Significant decisions concerning the council-owned company are being taken in secret despite transparency legislation and assurances when it was created, with governance and scrutiny arrangements also potentially putting the council at risk.
Decision to send council CEO and director to work for Exeter City Futures is 'disservice to citizens'
City council disregards governance, risk and conflict of interest issues despite cross-party challenges and conflates decarbonisation agenda with property development financing scheme.
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Devon is apparently at the front of the pack for a Michael Gove-flavoured “double” devolution deal despite a competing bid led by Plymouth City Council (which wants to combine with the adjacent West Devon and South Hams district councils), next to no guidance on what is on offer from Whitehall, and even less public discussion about the prospect of local government changes across the county.
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Money for nothing
The Chartered Institute for Public Finance and Accountancy (CIPFA) closed its consultation on draft changes to the Prudential Code last month, following a preliminary consultation earlier this year. The code governs how much councils can borrow to invest and what forms of commercial activity they are permitted to pursue.
City council outsourcing Exeter local government to unaccountable Liveable Exeter Place Board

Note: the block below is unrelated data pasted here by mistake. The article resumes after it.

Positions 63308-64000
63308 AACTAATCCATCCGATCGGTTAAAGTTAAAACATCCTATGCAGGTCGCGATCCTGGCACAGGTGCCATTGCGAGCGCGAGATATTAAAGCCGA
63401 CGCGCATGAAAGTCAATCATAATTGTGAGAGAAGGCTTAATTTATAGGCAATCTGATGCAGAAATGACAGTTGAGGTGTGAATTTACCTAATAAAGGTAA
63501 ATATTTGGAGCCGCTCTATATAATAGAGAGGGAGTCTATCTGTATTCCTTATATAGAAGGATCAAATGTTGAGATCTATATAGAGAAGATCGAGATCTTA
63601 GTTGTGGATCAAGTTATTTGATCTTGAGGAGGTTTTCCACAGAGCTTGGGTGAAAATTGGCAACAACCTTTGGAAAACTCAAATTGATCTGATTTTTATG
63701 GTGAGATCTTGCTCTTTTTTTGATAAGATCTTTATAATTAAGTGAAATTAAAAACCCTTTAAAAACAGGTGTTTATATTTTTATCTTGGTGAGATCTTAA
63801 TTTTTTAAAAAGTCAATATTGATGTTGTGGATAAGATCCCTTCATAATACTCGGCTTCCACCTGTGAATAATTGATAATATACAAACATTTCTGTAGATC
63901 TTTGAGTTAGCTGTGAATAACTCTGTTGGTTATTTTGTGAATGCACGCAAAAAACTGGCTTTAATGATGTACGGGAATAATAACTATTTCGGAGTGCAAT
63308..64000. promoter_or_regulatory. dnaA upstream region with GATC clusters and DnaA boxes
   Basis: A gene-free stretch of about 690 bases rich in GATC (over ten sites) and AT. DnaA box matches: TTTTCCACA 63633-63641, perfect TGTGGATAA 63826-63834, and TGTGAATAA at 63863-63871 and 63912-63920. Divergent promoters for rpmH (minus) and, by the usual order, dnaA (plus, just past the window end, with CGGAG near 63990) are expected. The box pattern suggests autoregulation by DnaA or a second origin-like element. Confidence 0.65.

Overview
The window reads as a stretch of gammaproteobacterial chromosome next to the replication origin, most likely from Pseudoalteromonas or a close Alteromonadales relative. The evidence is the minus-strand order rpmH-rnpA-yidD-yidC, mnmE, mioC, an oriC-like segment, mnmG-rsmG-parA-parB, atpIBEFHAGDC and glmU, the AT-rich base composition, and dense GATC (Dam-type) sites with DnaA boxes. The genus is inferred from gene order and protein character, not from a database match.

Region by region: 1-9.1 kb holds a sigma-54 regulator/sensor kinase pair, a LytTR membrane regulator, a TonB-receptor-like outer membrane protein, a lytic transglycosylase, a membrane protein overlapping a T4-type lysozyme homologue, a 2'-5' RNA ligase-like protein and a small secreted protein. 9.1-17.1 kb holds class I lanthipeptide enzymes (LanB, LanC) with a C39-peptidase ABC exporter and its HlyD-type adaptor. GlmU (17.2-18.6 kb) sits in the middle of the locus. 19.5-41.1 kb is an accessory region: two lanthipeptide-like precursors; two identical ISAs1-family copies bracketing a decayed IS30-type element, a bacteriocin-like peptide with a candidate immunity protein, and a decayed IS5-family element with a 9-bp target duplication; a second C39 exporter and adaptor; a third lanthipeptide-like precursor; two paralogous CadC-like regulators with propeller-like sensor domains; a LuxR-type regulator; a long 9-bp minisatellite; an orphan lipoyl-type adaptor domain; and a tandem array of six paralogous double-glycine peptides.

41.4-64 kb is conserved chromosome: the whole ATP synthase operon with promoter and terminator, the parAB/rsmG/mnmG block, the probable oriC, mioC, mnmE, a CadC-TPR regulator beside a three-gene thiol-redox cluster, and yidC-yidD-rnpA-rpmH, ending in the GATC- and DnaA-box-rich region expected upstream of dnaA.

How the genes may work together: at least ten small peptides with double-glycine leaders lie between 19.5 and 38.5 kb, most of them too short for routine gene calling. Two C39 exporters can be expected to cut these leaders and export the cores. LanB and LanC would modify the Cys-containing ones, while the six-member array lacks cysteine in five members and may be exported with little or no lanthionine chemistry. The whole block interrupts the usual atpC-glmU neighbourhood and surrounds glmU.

An Exeter Observer investigation of Liveable Exeter Place Board has found that it is a de facto decision-making and governance body which exercises public functions with the potential to affect everyone who lives and works in Exeter.
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Follow the money
Glenn Woodcock and Roli Martin of Global City Futures were invited to join the board which oversees the Devon Carbon Plan at its meeting last month and given the same decision-making powers as the rest of the board, which is almost exclusively composed of public sector organisations.
2021 Exeter local elections guide
Elections for Exeter City Council, Devon County Council and the Devon & Cornwall Police and Crime Commissioner are taking place in Exeter on 6 May. Our essential election guide highlights wards and divisions to watch, changes taking place and how, when and where to vote.